Using the System of Least to Most Prompts

What is a response prompt?

A response prompt is a teacher/parent behavior targeted at eliciting a child to present correct responding in a method appropriate to that child's communication capabilities. Response prompts are used to increase the probability of correct responding from the child.

What is a prompting hierarchy?

Response prompts exist on a continuum referred to as a prompting hierarchy. The prompting hierarchy is defined by the amount of assistance/intrusion that each prompt requires from the teacher for the child to present a correct response.

What does a prompting hierarchy look like?

Below is an example of a typical response prompting hierarchy:

  • Independent – the child is able to perform the task on his/her own with no prompts or assistance
  • Gesture – indicate with a motion what you want the child to do (e.g., pointing)
  • Indirect (Verbal or Nonverbal) – tell the child that something is expected, but not exactly what (e.g., "Now what?" "What's next?", etc.) or use body language (e.g., expectant facial expression, questioning hand motion with a shrug, etc.)
  • Direct Verbal – tell the child what he/she is expected to do or say (e.g., "Turn your power chair right.")
  • Modeling – show the child what you want him/her to do
  • Partial Physical Assistance – provide minimal supported guidance
  • Full Physical Assistance – provide hand-under-hand guidance to help the student complete the desired task

What is the system of least to most prompts?

The system of least prompts, also referred to as least intrusive prompts and increasing assistance, is a prompting strategy where the teacher/parent progresses through a prompting hierarchy (like the one shown above) from the assumed least intrusive prompt to the most intrusive prompt necessary to obtain a correct response from the child. When a teacher/parent is utilizing the system of least to most prompts when providing a learning opportunity for a child, it is important to always begin by allowing the child an opportunity to respond correctly to the natural cue or question posed without any prompt being given (i.e., a chance for the child to respond independently). It is also important that the last prompt in the prompting hierarchy ensures that the child responds correctly. This is known as the controlling prompt, and effectively allows the child to successfully and correctly respond during each learning opportunity. This is important in building the child's understanding of what type of correct response is expected, and in providing consistent opportunities for success regardless of the child's abilities. All correct responses should be accompanied by positive reinforcement that is meaningful to the child. If a child responds incorrectly at any point in the prompting hierarchy the parent/teacher will immediately move to the next prompt in the prompting hierarchy. The ultimate goal of the system of least prompts is for the child to provide a correct response before a prompt is given.

When are prompts used and how are they faded?

Prompts are only used as a support mechanism for students when necessary, and only for as long as is necessary. At whatever the least intrusive prompt level a child responds correctly, that is where the trial for that specific learning task ends. Therefore, the prompts in the system of least to most prompts are self-fading, meaning that as a child begins to learn to how to perform a skill correctly at prompting levels of decreased intrusiveness, then the more intrusive prompts that were previously used are no longer necessary.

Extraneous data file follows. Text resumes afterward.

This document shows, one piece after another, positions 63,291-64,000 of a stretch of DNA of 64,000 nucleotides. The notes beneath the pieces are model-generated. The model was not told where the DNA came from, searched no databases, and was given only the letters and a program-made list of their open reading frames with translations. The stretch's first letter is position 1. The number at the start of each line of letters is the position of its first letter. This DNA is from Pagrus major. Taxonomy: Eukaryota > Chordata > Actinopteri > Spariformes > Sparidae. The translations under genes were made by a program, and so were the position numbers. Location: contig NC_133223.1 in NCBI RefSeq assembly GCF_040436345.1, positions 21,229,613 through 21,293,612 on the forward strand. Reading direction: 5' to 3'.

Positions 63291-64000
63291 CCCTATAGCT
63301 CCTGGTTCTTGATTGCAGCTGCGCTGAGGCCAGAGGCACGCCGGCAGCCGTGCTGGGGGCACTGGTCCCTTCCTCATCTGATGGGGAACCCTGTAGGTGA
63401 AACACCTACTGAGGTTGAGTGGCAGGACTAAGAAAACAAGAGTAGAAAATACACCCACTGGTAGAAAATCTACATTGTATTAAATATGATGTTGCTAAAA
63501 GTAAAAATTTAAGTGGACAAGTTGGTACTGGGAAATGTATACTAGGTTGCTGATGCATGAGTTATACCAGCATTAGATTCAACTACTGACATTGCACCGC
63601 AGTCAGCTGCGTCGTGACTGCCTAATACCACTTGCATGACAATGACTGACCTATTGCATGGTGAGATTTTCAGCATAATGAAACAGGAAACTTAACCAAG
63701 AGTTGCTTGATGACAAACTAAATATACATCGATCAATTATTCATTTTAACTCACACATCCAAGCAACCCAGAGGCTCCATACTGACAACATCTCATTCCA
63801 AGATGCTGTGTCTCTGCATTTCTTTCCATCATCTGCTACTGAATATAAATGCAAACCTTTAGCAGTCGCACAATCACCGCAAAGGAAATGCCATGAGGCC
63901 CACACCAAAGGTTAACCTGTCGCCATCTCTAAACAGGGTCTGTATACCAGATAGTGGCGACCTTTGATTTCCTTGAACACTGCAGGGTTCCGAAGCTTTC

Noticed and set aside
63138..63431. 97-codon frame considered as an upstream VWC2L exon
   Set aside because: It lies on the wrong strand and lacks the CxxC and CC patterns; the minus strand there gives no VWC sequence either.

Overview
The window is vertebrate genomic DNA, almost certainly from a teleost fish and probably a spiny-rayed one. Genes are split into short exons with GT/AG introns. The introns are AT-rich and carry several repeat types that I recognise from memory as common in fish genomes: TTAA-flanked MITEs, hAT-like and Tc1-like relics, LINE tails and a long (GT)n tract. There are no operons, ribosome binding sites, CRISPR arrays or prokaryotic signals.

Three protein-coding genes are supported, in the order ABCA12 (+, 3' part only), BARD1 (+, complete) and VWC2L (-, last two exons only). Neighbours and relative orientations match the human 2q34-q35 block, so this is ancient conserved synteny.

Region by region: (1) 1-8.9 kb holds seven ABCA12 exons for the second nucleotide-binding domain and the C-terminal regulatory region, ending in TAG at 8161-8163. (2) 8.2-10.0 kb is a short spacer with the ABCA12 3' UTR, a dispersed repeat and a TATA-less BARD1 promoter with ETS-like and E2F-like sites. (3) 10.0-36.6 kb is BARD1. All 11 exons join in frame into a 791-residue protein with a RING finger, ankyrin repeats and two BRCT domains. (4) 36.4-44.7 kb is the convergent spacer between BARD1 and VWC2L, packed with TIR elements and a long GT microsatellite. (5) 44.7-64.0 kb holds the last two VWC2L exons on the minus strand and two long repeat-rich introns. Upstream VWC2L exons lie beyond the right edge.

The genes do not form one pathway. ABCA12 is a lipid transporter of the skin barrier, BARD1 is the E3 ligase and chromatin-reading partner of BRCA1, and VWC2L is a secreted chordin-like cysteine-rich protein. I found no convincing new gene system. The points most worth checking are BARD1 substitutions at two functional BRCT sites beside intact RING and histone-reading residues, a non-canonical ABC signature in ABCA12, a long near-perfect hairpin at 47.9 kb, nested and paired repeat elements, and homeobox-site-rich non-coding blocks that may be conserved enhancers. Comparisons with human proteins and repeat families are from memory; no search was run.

How not to use response prompting

A prompting hierarchy is not meant to be used in a way that produces prompt dependency in the child. Prompts are also not used to fill in quiet space while a child is processing/responding.

Example of a least to most prompting hierarchy:

Activity: Using a spoon to eat

Time Interval Between Prompts: 3 Seconds

Reinforcer: Verbal descriptive praise (e.g., “Great job picking up the spoon!”)

Prompt hierarchy:

  • Independent
  • Gesture
  • Indirect Verbal
  • Direct Verbal
  • Model
  • Partial Physical Assistance Full-Physical Assistance


Place food item and spoon in front of child and wait 3 seconds to see if the child responds independently


If the child does not respond in 3 seconds, direct the child to the spoon by pointing (gesturing) to the spoon

Indirect Verbal

If the child does not respond in 3 seconds, ask the child, “What do you do with the spoon,” or “How do you eat your…” (The indirect verbal prompt can be paired with the gesture prompt)

Direct Verbal

If the child does not respond in 3 seconds, tell the child to “Use your spoon to eat your…” (The direct verbal prompt can be paired with the gesture prompt)


If the child does not respond in 3 seconds, pick up the spoon and model scooping the food item and taking it to your mouth. (The model prompt can be paired with the direct verbal prompt)

Partial Physical Assistance

If the child does not respond in 3 seconds, use physical assistance to help guide the child’s hand to the spoon but do not use full physical assistance to help the child complete the task of using the spoon to eat the food item. (The partial physical assistance prompt can be paired with the direct verbal prompt)

Full Physical Assistance (Controlling Prompt)

If the child does not respond in 3 seconds, use full physical assistance (hand over hand guidance) to fully assist the child in grasping the spoon, scooping the food, and bringing the food to the child's mouth (The full physical assistance prompt can be paired with the direct verbal prompt)

References & Sources:

  • Wolery, M., Ault, M. J., & Doyle, P. M. (1992). Teaching students with moderate to severe disabilities: Use of
    response prompting strategies. New York: Longman.
  • The Bridge School (June 8, 2009). Prompt Hierarchy. Retrieved February 23, 2013